By Andy Ives, CFP®, AIF®
IRA Analyst
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I got into some poison ivy and am suffering the consequences. It takes a few days for the welts to appear, but they are in full bloom. While I did take precautions before starting my yardwork (gloves, long sleeve shirt, etc.), in retrospect I could have been more careful. The frustrating part is, there isn’t a whole lot you can do once the swelling appears. Ice, some anti-itch spray, try not to scratch too much, and just methodically work through this incredibly uncomfortable irritation.

As I squirm and complain, I thought about what might qualify as poison-ivy equivalents for IRAs. What transactions or situations present themselves as non-life-threatening nuisances that must be dealt with? Here are 4 pain-in-the-tail IRA annoyances. Why four? Because 4 is an awkward and uncomfortable number for any list. (If I’m gonna suffer, we’re all gonna suffer.)

1. Having basis in an IRA. How does one get basis (after-tax dollars) in an IRA? You could make a non-deductible contribution. You could roll over after-tax dollars (non-Roth) from a work plan into the IRA. Regardless of how the after-tax money arrived, it must be acknowledged. The pro-rata rule dictates that a person cannot cherry pick only the basis in an IRA and subsequently withdraw or do a Roth conversion with just those after-tax dollars. Until the entire account is withdrawn or converted, the ratio of after-tax vs. pre-tax dollars in all of a person’s IRAs, SIMPLE IRAs and SEP accounts must be accounted for. Even if an IRA owner has the means to separate the basis from the IRA via a “reverse rollover” to a work plan – you cannot roll after-tax or Roth dollars from an IRA to a 401(k) – this transaction still requires effort and the risk that something could go wrong. Basis in an IRA – it’s a lingering and prickly pest.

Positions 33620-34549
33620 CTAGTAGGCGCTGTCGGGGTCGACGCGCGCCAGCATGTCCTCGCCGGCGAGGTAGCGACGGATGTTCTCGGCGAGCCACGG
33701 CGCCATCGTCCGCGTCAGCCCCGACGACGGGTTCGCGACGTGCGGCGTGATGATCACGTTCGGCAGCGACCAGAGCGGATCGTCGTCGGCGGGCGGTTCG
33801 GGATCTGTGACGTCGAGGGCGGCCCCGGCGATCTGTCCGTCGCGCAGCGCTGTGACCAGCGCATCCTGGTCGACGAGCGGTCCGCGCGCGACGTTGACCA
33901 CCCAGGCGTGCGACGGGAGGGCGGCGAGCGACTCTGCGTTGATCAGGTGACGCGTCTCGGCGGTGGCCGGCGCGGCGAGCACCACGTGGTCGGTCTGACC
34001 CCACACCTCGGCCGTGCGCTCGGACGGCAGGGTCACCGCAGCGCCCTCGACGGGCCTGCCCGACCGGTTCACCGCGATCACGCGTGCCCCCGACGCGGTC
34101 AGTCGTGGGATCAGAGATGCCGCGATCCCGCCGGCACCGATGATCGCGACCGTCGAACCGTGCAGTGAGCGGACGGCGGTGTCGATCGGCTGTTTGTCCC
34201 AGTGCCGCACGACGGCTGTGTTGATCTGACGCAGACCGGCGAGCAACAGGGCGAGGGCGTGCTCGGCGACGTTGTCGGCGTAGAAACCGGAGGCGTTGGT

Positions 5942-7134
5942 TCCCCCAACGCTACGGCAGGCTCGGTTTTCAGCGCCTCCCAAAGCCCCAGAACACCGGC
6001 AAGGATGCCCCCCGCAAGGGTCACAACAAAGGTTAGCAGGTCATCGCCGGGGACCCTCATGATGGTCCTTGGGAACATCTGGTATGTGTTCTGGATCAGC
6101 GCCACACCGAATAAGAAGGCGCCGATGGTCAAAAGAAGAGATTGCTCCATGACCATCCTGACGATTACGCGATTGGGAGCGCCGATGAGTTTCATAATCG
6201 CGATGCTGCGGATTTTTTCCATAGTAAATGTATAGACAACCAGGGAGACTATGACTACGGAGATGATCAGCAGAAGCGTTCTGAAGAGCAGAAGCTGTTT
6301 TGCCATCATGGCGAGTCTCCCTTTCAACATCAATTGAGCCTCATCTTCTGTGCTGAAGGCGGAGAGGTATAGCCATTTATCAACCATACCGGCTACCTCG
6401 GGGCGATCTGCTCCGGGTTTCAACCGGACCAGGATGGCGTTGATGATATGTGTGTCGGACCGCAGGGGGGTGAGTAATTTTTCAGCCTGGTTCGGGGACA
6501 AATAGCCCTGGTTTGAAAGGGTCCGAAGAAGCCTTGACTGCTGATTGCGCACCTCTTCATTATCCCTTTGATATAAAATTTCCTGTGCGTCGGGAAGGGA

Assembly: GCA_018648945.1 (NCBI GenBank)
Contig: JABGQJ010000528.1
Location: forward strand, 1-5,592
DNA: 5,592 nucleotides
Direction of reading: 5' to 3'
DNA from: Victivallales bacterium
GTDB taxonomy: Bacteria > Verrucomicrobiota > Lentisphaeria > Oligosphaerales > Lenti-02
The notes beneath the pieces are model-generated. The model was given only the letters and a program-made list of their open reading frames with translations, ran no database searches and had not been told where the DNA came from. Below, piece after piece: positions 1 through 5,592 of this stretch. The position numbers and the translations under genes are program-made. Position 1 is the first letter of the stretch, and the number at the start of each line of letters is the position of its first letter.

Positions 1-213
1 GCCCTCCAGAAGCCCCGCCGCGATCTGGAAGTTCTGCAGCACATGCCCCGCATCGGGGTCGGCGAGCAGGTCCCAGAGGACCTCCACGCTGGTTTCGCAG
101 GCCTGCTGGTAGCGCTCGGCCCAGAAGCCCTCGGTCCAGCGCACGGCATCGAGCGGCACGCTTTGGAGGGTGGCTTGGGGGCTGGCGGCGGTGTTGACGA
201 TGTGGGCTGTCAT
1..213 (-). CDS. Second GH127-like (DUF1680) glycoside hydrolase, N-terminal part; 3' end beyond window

2. Excess IRA contributions and subsequent fix. There is a myriad of reasons why an individual might contribute too much to an IRA. Maybe a person made a contribution, but then earned an unexpected bonus that pushed him over the income limits for a Roth. Maybe he rolled over dollars that were ineligible to be rolled over – like a required minimum distribution (RMD). Or maybe he just didn’t know the rules governing contribution limits. Nevertheless, the excess must be addressed. If the fix is made before the October 15 deadline, you must also consider the net income attributable (NIA). Or, you could recharacterize the contribution – along with the NIA. Corrections made after the October deadline come with a 6% penalty and the necessity to file IRS Form 5329. Nuisance, nuisance, nuisance.

3. Missed RMD. Similar to excess contributions, there are a million reasons why a person might fail to take an RMD. Regardless of why the oversight happened, the error must be attended to. Withdraw the RMD. Complete Form 5329. Explain to the IRS what happened. Beg for mercy, and hope the IRS applies some soothing calamine lotion to the 25% penalty.

4. Unexpected withholding on a 401(k) rollover. Your plan custodian withheld the required 20% on a distribution? Now your 60-day rollover is only 80% of what was anticipated? Well, if non-qualified dollars are available, you could “replace” the withheld funds, complete a full 100% rollover, and retrieve the “missing” 20% from the IRS next year when filing your return. If a direct rollover had been initially requested, you could have avoided this whole brambly mess.

Now excuse me while I scratch and burn and scowl and wish I had been more careful.